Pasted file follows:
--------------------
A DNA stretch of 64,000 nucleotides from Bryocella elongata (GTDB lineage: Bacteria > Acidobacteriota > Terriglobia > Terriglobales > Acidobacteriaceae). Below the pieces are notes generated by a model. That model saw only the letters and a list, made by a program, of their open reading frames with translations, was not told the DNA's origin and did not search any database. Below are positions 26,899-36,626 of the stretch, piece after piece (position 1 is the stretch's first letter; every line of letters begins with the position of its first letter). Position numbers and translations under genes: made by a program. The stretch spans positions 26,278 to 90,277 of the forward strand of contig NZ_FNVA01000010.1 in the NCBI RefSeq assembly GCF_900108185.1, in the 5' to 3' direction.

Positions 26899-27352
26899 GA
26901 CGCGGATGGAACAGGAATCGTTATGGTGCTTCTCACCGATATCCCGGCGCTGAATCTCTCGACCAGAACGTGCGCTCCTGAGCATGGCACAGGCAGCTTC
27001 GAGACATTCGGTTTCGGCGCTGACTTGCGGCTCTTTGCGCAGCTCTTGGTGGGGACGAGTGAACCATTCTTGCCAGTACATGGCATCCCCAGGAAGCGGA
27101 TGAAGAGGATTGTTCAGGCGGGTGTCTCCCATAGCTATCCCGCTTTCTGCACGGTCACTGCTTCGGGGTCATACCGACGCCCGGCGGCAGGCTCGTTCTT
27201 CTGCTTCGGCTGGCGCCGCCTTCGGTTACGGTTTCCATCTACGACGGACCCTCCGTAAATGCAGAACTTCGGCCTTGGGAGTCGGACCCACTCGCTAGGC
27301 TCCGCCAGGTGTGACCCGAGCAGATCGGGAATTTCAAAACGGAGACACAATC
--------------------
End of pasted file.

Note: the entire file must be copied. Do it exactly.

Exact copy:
A DNA stretch of 64,000 nucleotides from Bryocella elongata (GTDB lineage: Bacteria > Acidobacteriota > Terriglobia > Terriglobales > Acidobacteriaceae). Below the pieces are notes generated by a model. That model saw only the letters and a list, made by a program, of their open reading frames with translations, was not told the DNA's origin and did not search any database. Below are positions 26,899-36,626 of the stretch, piece after piece (position 1 is the stretch's first letter; every line of letters begins with the position of its first letter). Position numbers and translations under genes: made by a program. The stretch spans positions 26,278 to 90,277 of the forward strand of contig NZ_FNVA01000010.1 in the NCBI RefSeq assembly GCF_900108185.1, in the 5' to 3' direction.

Positions 26899-27352
26899 GA
26901 CGCGGATGGAACAGGAATCGTTATGGTGCTTCTCACCGATATCCCGGCGCTGAATCTCTCGACCAGAACGTGCGCTCCTGAGCATGGCACAGGCAGCTTC
27001 GAGACATTCGGTTTCGGCGCTGACTTGCGGCTCTTTGCGCAGCTCTTGGTGGGGACGAGTGAACCATTCTTGCCAGTACATGGCATCCCCAGGAAGCGGA
27101 TGAAGAGGATTGTTCAGGCGGGTGTCTCCCATAGCTATCCCGCTTTCTGCACGGTCACTGCTTCGGGGTCATACCGACGCCCGGCGGCAGGCTCGTTCTT
27201 CTGCTTCGGCTGGCGCCGCCTTCGGTTACGGTTTCCATCTACGACGGACCCTCCGTAAATGCAGAACTTCGGCCTTGGGAGTCGGACCCACTCGCTAGGC
27301 TCCGCCAGGTGTGACCCGAGCAGATCGGGAATTTCAAAACGGAGACACAATC